NFL weekend TV ratings hold steady
By Michael Hiestand, USA Today - Jan. 7, 2012
Television ratings for the NFL playoff game ratings were predictably huge, and, overall, pretty predictable: They were roughly even with last year.
The drop draw. Fox's Sunday afternoon Seattle-Washington game wasn't particularly suspenseful, but it drew a 23.7 overnight, translating to 23.7% of households in the 56 urban TV markets measured for overnights.
That might end up as one of the year's 10 highest-rated TV shows -- this was, after all, NFL playoff action -- but it was down 8% from comparable coverage of a Denver-Pittsburgh game last year. (Don't forget, Tim Tebow was quite the media sensation when he played for the Broncos in last year's postseason.)
-- NFL ratings roundup. The early game Sunday, CBS' Baltimore-Indianapolis matchup, was not exactly a battle of big-market teams but drew a 19.7 overnight. That was up 4% from comparable coverage of a N.Y. Giants-Atlanta game last year. Pretty good.
NBC's Green Bay-Minnesota game on Saturday night drew a 18.3 overnight, down 5% from New Orleans-Detroit last year. But Saturday was a wash for the network. Its Cincinnati-Houston game drew a 16.2 overnight -- up 6% from comparable coverage of the same teams last year.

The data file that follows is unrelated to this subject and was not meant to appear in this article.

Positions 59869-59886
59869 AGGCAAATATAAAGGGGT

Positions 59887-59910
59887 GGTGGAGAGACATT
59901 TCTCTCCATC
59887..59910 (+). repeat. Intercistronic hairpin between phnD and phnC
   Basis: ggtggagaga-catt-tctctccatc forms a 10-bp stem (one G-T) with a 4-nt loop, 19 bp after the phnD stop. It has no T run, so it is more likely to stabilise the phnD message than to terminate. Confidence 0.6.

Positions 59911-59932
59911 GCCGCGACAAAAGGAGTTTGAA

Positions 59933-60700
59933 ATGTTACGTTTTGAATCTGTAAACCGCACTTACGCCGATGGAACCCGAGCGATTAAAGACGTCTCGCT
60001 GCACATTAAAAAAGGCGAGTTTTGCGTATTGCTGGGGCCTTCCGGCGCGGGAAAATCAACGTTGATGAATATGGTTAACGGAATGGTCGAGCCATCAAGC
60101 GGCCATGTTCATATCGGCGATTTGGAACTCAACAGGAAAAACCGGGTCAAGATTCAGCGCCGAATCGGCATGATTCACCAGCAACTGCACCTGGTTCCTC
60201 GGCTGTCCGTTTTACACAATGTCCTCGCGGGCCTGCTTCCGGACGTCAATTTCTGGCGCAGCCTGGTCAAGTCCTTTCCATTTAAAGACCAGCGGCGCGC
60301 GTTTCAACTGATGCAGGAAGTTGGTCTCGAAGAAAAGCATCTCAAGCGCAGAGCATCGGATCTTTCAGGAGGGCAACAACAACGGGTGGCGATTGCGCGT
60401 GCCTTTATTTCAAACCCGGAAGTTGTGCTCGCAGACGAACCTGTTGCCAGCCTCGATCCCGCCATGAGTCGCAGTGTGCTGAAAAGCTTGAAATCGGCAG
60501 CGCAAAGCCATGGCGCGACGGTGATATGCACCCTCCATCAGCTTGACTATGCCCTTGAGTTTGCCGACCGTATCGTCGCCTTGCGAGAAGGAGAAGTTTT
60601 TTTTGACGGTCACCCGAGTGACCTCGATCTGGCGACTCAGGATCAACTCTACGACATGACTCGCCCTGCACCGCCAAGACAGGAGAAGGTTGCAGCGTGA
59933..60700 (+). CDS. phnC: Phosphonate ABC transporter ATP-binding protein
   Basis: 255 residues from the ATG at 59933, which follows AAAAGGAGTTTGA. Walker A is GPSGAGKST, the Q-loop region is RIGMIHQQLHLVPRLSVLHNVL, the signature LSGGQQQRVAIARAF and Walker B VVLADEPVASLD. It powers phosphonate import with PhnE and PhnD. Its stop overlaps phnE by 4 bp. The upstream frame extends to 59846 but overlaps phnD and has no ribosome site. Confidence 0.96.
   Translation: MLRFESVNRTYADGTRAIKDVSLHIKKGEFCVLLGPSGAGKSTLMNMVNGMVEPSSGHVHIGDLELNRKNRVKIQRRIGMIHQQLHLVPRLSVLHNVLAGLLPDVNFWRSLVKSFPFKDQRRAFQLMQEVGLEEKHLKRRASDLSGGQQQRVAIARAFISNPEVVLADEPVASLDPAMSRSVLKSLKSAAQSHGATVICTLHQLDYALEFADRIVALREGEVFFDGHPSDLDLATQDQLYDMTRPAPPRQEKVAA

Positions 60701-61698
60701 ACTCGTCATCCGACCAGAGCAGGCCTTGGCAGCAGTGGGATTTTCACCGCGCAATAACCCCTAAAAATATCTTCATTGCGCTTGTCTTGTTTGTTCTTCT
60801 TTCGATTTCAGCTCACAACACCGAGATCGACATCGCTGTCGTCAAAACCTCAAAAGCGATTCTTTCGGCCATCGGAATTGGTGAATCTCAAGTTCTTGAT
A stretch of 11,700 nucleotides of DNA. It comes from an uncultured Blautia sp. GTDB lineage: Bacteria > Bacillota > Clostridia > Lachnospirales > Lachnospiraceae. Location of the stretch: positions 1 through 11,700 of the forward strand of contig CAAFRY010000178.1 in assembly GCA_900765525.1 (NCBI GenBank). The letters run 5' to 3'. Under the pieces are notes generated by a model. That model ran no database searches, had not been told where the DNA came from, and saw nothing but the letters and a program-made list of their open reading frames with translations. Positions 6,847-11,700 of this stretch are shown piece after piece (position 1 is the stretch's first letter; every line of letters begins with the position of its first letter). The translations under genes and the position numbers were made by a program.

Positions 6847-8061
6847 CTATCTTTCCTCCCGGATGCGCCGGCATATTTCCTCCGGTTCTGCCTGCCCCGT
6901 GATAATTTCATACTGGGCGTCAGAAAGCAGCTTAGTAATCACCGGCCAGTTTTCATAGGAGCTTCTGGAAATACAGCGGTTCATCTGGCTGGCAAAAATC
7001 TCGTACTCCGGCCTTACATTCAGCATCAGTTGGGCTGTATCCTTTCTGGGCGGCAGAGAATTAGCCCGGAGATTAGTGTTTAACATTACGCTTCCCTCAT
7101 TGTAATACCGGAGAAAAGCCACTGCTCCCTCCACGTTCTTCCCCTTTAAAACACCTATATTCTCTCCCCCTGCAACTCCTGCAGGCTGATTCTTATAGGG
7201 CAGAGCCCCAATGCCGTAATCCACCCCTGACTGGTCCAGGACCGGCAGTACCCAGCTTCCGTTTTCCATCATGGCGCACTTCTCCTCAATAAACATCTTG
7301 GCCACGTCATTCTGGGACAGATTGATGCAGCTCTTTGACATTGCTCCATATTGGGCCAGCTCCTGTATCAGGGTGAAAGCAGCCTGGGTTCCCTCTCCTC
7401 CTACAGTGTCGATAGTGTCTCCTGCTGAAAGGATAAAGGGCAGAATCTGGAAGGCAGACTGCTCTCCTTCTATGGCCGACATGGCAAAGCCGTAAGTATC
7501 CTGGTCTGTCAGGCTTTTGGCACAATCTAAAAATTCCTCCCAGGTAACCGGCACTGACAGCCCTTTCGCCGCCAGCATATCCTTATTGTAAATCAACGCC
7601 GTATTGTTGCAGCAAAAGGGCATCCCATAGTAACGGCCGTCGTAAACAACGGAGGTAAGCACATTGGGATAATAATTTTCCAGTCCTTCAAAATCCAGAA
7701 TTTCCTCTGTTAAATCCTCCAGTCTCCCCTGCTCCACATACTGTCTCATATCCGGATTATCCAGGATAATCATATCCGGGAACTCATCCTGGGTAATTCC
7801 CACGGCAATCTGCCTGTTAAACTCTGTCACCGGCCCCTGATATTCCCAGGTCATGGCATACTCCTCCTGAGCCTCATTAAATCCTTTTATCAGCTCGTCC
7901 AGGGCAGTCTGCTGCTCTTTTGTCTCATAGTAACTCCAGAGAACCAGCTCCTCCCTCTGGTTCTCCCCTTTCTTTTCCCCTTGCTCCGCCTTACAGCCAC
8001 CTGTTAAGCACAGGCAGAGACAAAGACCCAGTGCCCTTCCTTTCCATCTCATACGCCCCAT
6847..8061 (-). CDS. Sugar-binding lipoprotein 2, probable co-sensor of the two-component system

Heisman winner delivers: With Heisman winner Johnny Manziel in its Texas A&M-Oklahoma Cotton Bowl Friday night, Fox drew a 7.5 overnight -- up 60% from the bowl's Arkansas-Kansas State game last year.
But Sooners' fans helped ratings too as the two highest-rated local TV markets were Oklahoma City, where 35% of households tuned in, and Tulsa, where 29.2% watched.
L.A. hot for hoops: The surprising success of the Clippers and the continued turbulence for the Lakers produced a great rating for ESPN for a game between two teams Friday night. It drew a 2.7 overnight -- up 145% from comparable coverage of a Portland-Phoenix game last year and ESPN's highest regular-season overnight in two years.
On tap: NBC Sports Radio has named Bobby Valentine, the ex-ESPN analyst fired as Boston Red Sox manager last year, as an analyst. And it would make sense that Valentine, who starts the radio gig this month, would eventually join the NBC Sports Network TV channel as well -- he lives in Stamford, Conn., where NBC Sports is now in the process of relocating to from New York City.
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Tennis players become more like billboards
Want to put your logo on a pro tennis player's hat? Space is freeing up.
The ATP, the governing body of men's pro tennis, has taken a step to allow its players to offer a little more on-body signage for sale.
This season, players can sell space on their hats for brands beyond their apparel or rackets, the two product categories that had previously been allowed.
And new rules also allow players to sell a bit more logo space on the front of their shirts, and on the back of their shirt collars. And players can finally sell ad space to gambling companies, but not ones involved in betting in tennis.
The loosened restrictions, which also dictate size of the on-body ads, will not apply to Grand Slam events.
ATP spokesman Greg Sharko says "there aren't any more changes planned for this season."
Justin Gimelstob, a former player now on ATP's board of directors, tells SportsBusiness Journal that the idea isn't to make players "become walking billboards like NASCAR. ... But we need to let them monetize their brand."